New Zealand Customs Service

12:20 pm - 1:20 pm NETWORKING LUNCH

Collaborating is an important part of increasing your organisation’s awareness for fraud and corruption prevention. The aim is to help develop trust, zero-tolerance and understanding that will cultivate a layer of resilience against internal and external fraud. This panel discussion will explore the necessities for incorporating such a program in your organisation as an important strategy to be embraced.
  • How to effectively build a level of trust and collaboration within your organisation to develop awareness for possible emerging internal and external fraud trends
  • Customising and encouraging unique training opportunities in your organisation to boost fraud resilience stance
  • Incorporating zero-tolerance policies and understanding of Public Interest Disclosure Acts to also enhance and establish best-practices to collaborate against combatting internal fraud

Andrew Lawrence

Senior Legal Officer, Fraud Security & Integrity Reform
Attorney-General’s Department

Luke Viney

Principal Fraud Officer
Queensland Health

Jon Greenway

Manager, Anti-Fraud & Corruption
Woodside Energy

2:00 pm - 2:30 pm Cross Industry Solutions Clinic

Solutions clinics are designed to give participants strategies and tools to deal with their most pressing challenges.

Following the panel discussion, the room will split into tables, where each table member will share their biggest challenge around the topic, before collectively deciding which issue to investigate in more detail.

Each speaker from the panel discussion will facilitate a roundtable and will record the topic being explored and the ideas of the table. After 20 minutes of discussion, the facilitator of each table will then report back to the rest of the audience their problem and potential solutions.


3:00 pm - 3:40 pm Be Your Own Detective: Investigating, Interviewing and Reporting

Kirk Bellotti - Detective Sergeant,
Conducting internal investigations can be difficult, particularly if your organisation has never been exposed to it. While it is important to build your fraud prevention strategies, it is also important to harness your own responsibilities and capabilities to investigate and interview if the event were to arise. In this session, you will be given insights into developing these skills to embed into your organisation.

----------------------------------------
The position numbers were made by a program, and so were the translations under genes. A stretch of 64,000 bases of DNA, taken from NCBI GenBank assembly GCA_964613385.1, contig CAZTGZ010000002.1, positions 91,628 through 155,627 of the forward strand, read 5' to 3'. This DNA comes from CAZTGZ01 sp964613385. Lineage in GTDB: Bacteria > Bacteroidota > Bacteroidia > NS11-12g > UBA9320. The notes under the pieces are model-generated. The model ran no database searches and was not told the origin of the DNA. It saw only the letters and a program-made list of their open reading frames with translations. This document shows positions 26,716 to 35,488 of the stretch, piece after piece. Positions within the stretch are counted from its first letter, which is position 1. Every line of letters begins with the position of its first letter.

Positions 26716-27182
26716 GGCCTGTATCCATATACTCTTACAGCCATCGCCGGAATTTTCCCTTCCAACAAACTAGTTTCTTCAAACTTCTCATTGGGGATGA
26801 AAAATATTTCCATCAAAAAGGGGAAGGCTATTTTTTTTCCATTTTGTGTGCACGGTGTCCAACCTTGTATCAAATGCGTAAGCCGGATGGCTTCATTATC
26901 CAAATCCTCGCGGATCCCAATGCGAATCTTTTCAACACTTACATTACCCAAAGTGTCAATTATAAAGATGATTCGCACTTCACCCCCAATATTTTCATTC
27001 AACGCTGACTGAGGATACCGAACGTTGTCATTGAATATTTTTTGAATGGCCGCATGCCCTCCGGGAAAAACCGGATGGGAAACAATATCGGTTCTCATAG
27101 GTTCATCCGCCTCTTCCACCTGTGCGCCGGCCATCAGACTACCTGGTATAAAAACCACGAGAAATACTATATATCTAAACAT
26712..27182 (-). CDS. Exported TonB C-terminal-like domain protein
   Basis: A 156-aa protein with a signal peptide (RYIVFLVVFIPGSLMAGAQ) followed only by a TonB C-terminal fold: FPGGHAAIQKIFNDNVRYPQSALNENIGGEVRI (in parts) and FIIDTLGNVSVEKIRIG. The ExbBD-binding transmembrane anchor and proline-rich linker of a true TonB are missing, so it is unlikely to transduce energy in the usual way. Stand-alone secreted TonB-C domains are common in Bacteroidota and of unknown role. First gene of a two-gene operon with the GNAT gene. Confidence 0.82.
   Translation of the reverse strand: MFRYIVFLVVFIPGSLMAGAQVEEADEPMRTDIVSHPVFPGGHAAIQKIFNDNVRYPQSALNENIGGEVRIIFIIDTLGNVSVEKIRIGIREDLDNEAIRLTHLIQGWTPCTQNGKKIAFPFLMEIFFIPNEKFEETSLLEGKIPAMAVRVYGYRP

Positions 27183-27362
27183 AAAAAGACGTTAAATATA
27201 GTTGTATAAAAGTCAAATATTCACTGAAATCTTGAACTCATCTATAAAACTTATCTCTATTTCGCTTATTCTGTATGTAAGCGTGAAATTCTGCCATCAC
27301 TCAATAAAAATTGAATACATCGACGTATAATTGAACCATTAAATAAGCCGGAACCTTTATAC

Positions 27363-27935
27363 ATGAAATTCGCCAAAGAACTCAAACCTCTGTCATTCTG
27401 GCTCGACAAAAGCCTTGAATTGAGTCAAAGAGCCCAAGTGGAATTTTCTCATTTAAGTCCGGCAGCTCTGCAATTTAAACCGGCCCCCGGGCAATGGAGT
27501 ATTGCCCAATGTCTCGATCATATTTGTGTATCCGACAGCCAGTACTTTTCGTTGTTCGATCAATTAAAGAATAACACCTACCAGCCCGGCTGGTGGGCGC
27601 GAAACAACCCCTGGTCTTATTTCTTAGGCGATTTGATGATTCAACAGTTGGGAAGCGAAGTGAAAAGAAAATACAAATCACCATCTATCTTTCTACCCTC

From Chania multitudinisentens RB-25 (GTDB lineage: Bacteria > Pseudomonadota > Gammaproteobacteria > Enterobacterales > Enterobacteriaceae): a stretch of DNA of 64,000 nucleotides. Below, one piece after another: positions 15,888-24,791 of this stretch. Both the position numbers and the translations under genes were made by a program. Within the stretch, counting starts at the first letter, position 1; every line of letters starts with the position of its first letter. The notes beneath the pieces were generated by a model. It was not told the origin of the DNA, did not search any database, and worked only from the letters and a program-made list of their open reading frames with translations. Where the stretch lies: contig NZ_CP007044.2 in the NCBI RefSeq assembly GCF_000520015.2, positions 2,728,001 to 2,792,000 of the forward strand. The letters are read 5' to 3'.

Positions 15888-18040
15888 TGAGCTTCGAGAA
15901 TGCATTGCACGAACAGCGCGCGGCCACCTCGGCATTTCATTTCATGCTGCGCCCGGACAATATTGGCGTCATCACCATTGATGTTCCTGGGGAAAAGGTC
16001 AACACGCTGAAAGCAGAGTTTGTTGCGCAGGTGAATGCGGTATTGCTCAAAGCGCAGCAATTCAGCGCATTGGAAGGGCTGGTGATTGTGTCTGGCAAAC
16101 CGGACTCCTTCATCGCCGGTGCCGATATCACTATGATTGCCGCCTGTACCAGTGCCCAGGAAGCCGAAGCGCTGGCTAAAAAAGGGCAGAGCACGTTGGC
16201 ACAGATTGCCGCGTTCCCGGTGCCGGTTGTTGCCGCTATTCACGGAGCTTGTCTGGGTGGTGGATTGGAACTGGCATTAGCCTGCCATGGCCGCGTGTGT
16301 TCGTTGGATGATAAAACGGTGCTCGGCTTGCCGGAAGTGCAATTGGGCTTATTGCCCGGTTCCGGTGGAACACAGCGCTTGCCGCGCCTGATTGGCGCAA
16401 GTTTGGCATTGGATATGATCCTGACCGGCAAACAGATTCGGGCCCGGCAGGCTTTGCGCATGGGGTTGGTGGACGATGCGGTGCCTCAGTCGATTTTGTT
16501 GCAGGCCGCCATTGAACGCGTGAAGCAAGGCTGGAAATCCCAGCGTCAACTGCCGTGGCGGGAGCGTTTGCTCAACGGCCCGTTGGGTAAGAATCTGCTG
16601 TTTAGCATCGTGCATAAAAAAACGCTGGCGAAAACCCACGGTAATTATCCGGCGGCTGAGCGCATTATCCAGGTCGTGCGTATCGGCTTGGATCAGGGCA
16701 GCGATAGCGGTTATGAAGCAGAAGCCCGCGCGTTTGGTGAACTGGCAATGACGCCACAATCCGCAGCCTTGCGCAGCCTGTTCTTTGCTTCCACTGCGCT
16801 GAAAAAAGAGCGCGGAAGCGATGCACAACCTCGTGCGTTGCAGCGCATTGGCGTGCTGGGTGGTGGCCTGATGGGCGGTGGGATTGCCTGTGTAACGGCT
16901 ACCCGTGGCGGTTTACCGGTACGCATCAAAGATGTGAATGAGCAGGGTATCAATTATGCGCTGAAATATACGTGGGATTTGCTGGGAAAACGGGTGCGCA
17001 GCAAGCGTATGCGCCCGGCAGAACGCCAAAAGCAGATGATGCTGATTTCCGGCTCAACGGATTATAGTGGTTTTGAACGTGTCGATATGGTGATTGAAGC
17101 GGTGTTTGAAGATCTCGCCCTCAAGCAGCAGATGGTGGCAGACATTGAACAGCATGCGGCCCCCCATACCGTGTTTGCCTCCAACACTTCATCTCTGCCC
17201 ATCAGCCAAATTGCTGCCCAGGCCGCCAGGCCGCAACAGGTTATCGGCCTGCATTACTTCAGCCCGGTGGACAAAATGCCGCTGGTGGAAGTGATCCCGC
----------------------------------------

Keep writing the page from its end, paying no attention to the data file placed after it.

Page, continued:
• Understanding your own responsibilities in the investigation process and why harnessing the right interviewing skills is important
  • Analysing the importance of communication – how conversations can also be a preventative strategy to combat internal fraud at an early stage
  • Effectively managing data and information and being reactive with reporting to external authorities

Kirk Bellotti

Detective Sergeant

3:40 pm - 4:20 pm Elements of Control – Exploring the Strategic Approach to Corruption Prevention

Adam Shapiro - Senior Corruption Prevention Officer, New South Wales Independent Commission Against Corruption
Like risk management, fraud and corruption control requires a strategic approach to create a more comprehensive barrier against fraud and corruption. Consideration into these approaches and methods will develop a multi-layer solution that meets the needs of your business in combatting corruption. This session will explore these elements of control and how it’s correct application can build better resilience in future prevention strategies.
  • Managing the four main elements of control – operational arrangements, risk management, design and oversight
  • The importance of understanding the drivers of human behaviour and workplace structures to drive productivity and influence the prevention of fraud and corruption
  • Leveraging well managed systems to analyse and control environments for good organisational outcomes

Adam Shapiro

Senior Corruption Prevention Officer
New South Wales Independent Commission Against Corruption

4:20 pm - 11:59 pm Main Conference Close